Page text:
The Hispano farmer and sheep rancher Don Felipe de Jesus Baca (1829–74) was one of the first settlers of the Purgatoire River valley, one of the most important developers of Trinidad, and a member of the Colorado Territorial legislature. He is the namesake of Baca County in southeast Colorado.
Little is known about Felipe Baca’s early life except that he was born in 1829 in northern New Mexico. By the time he moved to Trinidad at the age of twenty-nine he had become a prosperous farmer and rancher, accumulating most of his wealth through raising sheep. He was also a family man. He married Maria Dolores Gonzales from Arroyo Hondo, near Taos, New Mexico, where they raised nine children. The three youngest sons would be born in the family’s new home in southern Colorado.
In 1860 Baca was on his way to Denver to sell a load of flour in the small mining camp when he chanced upon the fertile valley of the Purgatoire River, just over the border from New Mexico. On his way home he stopped again along the Purgatoire, noticed the valley’s potential for agriculture and grazing, and decided to come back. That fall, Baca left his family in northern New Mexico and moved to the Purgatoire Valley. He laid claim to a choice piece of bottomland and the next spring planted several crops. Baca took the fruits of his labor—a wagonful of melons and grain—back to his countrymen. Encouraged by his bountiful harvest, some twelve families decided to make a permanent move northward in 1862 with Baca and his family. Baca’s oldest son and five small daughters—one an infant—also made the journey over Raton Pass to Colorado.
This migration was part of the gradual fanning out of Hispanos from the narrow river valleys along the Rio Grande and its tributaries, places they had called home since the Spanish settled New Mexico at the end of the sixteenth century. Some of these permanent settlements dated from as early as 1693. Once confined to the river valleys because of marauding Plains Indians, Hispano settlers expanded in all directions during the early to mid-nineteenth century, seeking prime grazing land.
While the families that trekked northward with him spread out along the river valley into small settlements, Baca himself settled in the heart of what soon became the town of Trinidad. He was a dominant personality in the early growth of the town. Baca and an Anglo pioneer, William Hoehne, opened the first general store in the tiny settlement. By 1866, the Trinidad Town Company had incorporated on land that Baca donated to the town. In that same year, Trinidad had a school and a school board, with Baca serving as president from 1866–68, as well as a Catholic church built on land Baca donated. The diocese established a convent two years later, again with money and land donated by Baca.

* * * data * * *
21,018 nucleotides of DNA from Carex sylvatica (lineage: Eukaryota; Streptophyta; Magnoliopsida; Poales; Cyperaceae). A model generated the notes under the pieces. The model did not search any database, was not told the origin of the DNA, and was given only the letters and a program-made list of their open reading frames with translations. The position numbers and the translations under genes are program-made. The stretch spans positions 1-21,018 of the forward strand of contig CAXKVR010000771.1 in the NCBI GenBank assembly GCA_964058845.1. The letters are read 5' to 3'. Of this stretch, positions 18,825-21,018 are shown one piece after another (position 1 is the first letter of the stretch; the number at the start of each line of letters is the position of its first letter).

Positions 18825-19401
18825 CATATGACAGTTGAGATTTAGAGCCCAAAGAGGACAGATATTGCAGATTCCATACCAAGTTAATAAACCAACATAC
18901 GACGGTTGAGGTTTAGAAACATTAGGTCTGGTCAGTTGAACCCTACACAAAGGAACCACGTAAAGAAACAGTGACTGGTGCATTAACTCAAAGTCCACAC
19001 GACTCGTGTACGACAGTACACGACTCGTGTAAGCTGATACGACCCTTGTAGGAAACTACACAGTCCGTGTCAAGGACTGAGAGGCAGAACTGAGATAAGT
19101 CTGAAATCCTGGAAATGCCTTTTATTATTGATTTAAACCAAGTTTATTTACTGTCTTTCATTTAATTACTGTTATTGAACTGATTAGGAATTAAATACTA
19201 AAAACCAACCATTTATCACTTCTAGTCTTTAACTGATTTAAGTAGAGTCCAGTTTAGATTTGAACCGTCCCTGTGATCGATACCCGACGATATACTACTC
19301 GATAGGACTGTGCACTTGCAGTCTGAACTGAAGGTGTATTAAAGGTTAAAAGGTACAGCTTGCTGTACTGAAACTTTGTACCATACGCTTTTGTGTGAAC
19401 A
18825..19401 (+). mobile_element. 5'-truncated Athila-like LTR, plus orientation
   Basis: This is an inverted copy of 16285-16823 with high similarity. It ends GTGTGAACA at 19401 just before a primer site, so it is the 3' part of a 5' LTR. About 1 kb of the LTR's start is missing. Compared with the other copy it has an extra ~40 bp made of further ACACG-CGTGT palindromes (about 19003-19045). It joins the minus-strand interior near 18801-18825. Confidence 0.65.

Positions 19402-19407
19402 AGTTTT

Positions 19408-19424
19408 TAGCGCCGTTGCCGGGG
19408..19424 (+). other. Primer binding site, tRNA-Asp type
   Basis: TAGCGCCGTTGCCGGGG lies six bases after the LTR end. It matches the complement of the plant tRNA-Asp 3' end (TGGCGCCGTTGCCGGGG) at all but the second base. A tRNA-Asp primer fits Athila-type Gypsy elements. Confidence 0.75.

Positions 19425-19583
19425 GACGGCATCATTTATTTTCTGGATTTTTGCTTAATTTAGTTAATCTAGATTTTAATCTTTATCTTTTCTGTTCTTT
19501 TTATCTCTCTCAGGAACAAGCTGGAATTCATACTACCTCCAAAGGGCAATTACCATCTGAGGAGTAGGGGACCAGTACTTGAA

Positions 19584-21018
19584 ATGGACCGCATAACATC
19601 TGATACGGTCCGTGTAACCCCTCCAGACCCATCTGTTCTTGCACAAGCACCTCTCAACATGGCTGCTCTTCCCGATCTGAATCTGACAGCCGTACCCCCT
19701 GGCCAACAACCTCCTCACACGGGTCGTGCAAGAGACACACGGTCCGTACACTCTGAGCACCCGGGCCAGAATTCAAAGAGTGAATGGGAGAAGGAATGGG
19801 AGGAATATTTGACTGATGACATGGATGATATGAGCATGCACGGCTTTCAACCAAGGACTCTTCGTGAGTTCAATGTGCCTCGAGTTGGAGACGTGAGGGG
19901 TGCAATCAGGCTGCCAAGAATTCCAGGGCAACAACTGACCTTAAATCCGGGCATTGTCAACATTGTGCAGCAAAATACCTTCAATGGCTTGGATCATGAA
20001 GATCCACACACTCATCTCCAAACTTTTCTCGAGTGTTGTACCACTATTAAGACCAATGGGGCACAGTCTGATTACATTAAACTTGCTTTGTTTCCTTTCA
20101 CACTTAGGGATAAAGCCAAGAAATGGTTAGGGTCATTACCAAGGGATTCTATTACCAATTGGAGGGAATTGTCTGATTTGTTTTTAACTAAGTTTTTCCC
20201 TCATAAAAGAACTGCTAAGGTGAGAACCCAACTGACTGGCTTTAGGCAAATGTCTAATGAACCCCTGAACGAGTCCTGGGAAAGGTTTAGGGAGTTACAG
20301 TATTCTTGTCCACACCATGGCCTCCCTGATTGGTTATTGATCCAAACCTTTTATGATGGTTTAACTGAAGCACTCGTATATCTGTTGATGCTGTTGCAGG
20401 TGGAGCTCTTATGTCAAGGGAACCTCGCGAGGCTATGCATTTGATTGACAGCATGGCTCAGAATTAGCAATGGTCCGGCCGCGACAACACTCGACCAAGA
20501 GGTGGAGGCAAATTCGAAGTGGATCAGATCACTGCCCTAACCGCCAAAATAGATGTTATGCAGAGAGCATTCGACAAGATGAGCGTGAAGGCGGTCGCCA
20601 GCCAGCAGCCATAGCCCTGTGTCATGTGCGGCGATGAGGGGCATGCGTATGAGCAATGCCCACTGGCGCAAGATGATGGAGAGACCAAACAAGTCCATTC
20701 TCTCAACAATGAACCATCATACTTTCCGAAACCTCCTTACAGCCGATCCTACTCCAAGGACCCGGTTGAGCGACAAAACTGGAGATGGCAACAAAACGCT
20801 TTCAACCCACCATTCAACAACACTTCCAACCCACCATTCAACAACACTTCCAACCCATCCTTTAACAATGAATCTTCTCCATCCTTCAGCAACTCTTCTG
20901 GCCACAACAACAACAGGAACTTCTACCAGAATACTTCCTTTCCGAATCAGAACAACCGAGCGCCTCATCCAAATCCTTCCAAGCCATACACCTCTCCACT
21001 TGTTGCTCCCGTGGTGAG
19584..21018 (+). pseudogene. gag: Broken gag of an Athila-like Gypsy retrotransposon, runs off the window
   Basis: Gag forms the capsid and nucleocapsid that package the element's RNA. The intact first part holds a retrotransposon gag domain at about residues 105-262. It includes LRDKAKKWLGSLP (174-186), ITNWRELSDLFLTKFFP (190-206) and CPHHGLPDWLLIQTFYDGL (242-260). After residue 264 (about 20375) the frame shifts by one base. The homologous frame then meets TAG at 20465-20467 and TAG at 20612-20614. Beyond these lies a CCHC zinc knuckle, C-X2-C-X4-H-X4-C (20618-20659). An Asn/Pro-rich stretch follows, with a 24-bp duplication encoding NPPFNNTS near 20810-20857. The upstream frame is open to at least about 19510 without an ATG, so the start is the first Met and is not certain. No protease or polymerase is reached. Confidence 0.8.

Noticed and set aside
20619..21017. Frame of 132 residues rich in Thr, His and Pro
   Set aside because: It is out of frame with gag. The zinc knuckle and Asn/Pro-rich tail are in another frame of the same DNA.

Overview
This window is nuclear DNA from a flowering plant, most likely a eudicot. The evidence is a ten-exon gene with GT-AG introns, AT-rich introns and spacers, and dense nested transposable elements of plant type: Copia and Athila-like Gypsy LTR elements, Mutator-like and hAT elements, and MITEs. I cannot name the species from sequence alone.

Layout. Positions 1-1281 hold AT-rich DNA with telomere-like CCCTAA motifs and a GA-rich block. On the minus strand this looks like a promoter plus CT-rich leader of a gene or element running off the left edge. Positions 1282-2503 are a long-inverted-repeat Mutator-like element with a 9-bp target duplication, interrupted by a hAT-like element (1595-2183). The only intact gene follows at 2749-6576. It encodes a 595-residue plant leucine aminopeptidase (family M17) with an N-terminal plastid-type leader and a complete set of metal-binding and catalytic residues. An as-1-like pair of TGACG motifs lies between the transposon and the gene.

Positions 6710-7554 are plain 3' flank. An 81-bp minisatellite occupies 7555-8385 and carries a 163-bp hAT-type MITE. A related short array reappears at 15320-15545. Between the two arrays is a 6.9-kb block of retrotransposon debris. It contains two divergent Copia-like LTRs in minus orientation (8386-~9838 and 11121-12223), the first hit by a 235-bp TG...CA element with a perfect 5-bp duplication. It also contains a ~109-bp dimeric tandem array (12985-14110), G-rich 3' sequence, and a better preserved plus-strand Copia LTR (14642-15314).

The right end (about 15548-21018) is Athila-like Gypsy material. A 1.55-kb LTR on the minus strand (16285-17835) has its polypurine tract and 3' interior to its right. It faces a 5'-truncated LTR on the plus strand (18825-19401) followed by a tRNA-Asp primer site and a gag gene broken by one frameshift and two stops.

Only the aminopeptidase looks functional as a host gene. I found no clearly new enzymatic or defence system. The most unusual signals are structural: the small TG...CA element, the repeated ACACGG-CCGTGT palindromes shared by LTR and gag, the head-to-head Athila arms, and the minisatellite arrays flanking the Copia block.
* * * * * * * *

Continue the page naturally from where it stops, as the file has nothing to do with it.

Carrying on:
After building up Trinidad nearly by himself, Baca became involved in territorial politics. In 1870 he won a seat as a Republican representative to the territorial legislature, serving one two-year term. He campaigned against statehood, feeling that it would be detrimental to the southern Hispano region of the territory, which would be overshadowed by Anglo-dominated Denver. But the majority Anglo legislature disagreed, and Colorado joined the union in 1876.
Baca died in 1874 at the age of forty-six. His will, executed only days before, showed that he died a wealthy man. His estate—consisting of both money and personal possessions, but especially large numbers of sheep—was divided among his wife and nine children. He specifically provided for his minor children’s education, and they took advantage of their opportunities. To honor his contributions to the state’s development, in 1889 the legislature approved a bill that organized more than 2,500 square miles of Colorado’s southeast corner into Baca County.
Adapted from Luis Baca and Facundo Baca, “Hispanic Pioneer: Don Felipe Baca Brings His Family North to Trinidad,” Colorado Heritage Magazine 2, no. 1 (1982).